An open letter to the management & board of directors of Wells Fargo
As business professionals, you must recognize that building and maintaining customer trust creates more value for the corporation than any product or service. That’s particularly true today, in markets with more supply than demand. So I have to assume that the pain you’re inflicting on your health savings account (HSA) customers has escaped your notice. Unfortunately, that represents a severe lack of oversight on your parts.
Recently, I blogged about your failure to provide your customers proper access to their HSA account deposits―and customer inability to reach your HSA department through any communication channel. I titled the blog, “How Do 60 Minute Wait Times & 10% Unemployment Relate?” (http://tinyurl.com/2935azd) to focus on the disconnect between customer service understaffing and the high availability of skilled employees, many desperate for work. While I was using Wells Fargo as a pertinant case example, I intended a broader focus applying to the many other companies are similarly short-changing customers to save money.
However, subsequent communication from other customers plus reflection on past experiences tell me I grossly understated the problem relative to Wells Fargo specifically.
Here’s feedback to the blog I received from other customers:
“Wells Fargo turns its HSA customers off
My husband and I got the same shameful treatment as you did. We can’t use our family’s 1 (and only) new HSA card because Wells Fargo WITHOUT MY HUSBAND’S PERMISSION changed his HSA fluid account funds into an “investment only” status. Telephone lines are tied up endlessly. And he cannot even access the account online anymore because Wells Fargo made his old password obsolete when they issued him a new card and account number (WITHOUT HIS PERMISSION).
…I’m of the opinion that my husband I should lodge a complaint with the state of California’s Department of Financial Institutions. Wells Fargo due to its high-handed draconian new policies has in effect confiscated our HSA money preventing us from using it for our family’s pressing medical needs. We cannot even transfer the HSA funds to another banking institution.”
“Should be a class action suit against Wells Fargo
I also (unfortunately) have an HSA with Wells Fargo, and have been trying to contact their customer service for 2 weeks, to no avail. I call the “customer service” line and get put on hold for an hour or longer and never get through. You cannot email them if you have an HSA, they do not provide any email address or email form to HSA customers. What a nightmare! This is the worst most customer unfriendly banking experience of my life. I will never bank with Wells Fargo again.”
With lots of persistence and hours with my office phone on speakerphone so I could hear, “We value your business…” or whatever over and over again―for hours―I was finally able to reach customer service. Only then did I learn HSA recently switched over to an insufficiently tested new computer system that’s altering customers’ accounts on its own and not even able to issue more than one debit card per account.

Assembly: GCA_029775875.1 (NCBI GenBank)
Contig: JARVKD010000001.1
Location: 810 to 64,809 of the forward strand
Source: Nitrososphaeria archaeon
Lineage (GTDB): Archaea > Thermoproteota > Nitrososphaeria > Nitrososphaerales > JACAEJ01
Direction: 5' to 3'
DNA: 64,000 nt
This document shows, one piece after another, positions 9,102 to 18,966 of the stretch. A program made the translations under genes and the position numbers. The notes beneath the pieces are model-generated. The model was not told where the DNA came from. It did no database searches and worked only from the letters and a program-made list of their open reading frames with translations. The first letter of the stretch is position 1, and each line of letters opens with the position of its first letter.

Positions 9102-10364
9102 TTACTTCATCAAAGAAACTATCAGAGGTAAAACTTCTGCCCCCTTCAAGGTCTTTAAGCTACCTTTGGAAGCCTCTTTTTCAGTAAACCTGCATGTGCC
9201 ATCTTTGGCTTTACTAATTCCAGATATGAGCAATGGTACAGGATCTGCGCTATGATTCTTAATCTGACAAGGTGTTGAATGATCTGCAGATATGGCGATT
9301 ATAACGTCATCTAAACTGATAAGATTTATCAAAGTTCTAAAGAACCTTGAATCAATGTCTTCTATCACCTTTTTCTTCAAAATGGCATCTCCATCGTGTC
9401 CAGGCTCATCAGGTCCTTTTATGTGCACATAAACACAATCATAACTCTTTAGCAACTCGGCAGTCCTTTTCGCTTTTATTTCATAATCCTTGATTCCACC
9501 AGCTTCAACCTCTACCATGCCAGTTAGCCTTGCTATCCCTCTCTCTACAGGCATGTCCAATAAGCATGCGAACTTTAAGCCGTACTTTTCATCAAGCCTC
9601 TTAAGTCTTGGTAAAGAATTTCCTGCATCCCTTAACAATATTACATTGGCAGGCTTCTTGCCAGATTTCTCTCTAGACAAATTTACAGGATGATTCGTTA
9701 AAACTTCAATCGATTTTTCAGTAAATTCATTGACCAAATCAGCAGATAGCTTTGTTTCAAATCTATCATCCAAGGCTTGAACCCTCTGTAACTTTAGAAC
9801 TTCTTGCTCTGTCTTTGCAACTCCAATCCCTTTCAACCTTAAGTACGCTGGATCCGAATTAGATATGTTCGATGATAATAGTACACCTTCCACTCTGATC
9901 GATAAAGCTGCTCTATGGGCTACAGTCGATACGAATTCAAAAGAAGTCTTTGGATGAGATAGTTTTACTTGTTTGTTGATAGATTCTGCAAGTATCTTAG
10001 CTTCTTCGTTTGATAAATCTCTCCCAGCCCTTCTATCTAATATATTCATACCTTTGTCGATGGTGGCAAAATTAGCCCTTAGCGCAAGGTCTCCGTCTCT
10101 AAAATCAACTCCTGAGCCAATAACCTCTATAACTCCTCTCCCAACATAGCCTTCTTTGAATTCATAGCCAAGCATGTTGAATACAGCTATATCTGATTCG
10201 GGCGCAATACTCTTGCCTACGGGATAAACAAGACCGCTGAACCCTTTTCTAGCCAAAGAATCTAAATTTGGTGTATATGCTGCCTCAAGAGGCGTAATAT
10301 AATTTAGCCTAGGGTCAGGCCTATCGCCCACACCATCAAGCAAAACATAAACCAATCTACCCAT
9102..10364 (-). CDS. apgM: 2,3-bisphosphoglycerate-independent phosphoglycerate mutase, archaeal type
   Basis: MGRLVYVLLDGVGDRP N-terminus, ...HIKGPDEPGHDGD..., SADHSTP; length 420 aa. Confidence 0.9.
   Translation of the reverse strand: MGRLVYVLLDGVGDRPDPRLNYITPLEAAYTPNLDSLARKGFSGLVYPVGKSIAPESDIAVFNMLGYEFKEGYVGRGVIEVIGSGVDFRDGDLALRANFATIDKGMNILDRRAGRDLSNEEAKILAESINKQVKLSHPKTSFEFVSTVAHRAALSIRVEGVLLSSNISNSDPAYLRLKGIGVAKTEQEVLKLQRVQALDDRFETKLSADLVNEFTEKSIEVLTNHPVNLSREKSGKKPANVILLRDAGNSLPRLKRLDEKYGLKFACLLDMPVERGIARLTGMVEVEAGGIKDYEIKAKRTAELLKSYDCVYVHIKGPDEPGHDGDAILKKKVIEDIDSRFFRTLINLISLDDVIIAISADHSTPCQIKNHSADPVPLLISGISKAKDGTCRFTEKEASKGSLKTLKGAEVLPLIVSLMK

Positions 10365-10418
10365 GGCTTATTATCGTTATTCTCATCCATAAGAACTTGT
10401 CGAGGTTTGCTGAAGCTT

Wells Fargo joins many other companies in experiencing catastrophic customer service issues following unsuccessful system transitions. But I know of no similar situation (except for fraud cases) involving restricting or blocking customer access to money they’ve deposited with a financial institution. Further, it’s unthinkable for an FI to fail to communicate with customers―either proactively or even reactively―regarding their inability to access their money. Wells Fargo is callously treating customer money as its own, earning money on it, and getting around to “dispensing” money to customers on its own schedule.
Why is Wells Fargo doing this? Don’t you understand that today’s customers are highly transient? Don’t you understand that honestly and openly communicating with customers about problems (see Johnson & Johnson) produces far better outcomes than hiding problems and hiding from customers inside your firewalls?
On your website you offer a quote from your Chairman & CEO, John Stumpf:
“Integrity is not a commodity. It’s the most rare and precious of personal attributes. It is the core of a person’s — and a company’s — reputation.”
Clearly, Wells Fargo as an organization does not subscribe to these principles. Your HSA function has fundamentally broken trust with customers, showing a distinct lack of integrity and no sign of responsibility to them. And this is not an isolated incident for Wells Fargo, just the most recent and acute.
A couple of years back I posted a blog on CustomerThink, a global gathering site for business people serious about building and maintaining customer relationships. The title is, “Wells Fargo: Fifty Ways to Leave Your Customer” (http://tinyurl.com/28svo7o). While even my most popular posts rarely exceed 1,000 hits, this one has attracted 18,059 hits to date. Why do you think this happened?
Wake up folks. You have lots and lots of angry customers out there. They deserve better (as do shareholders). And if customers don’t get better, you’ll soon need to close lots more than your retail lending storefronts.
Principal, High-Yield Methods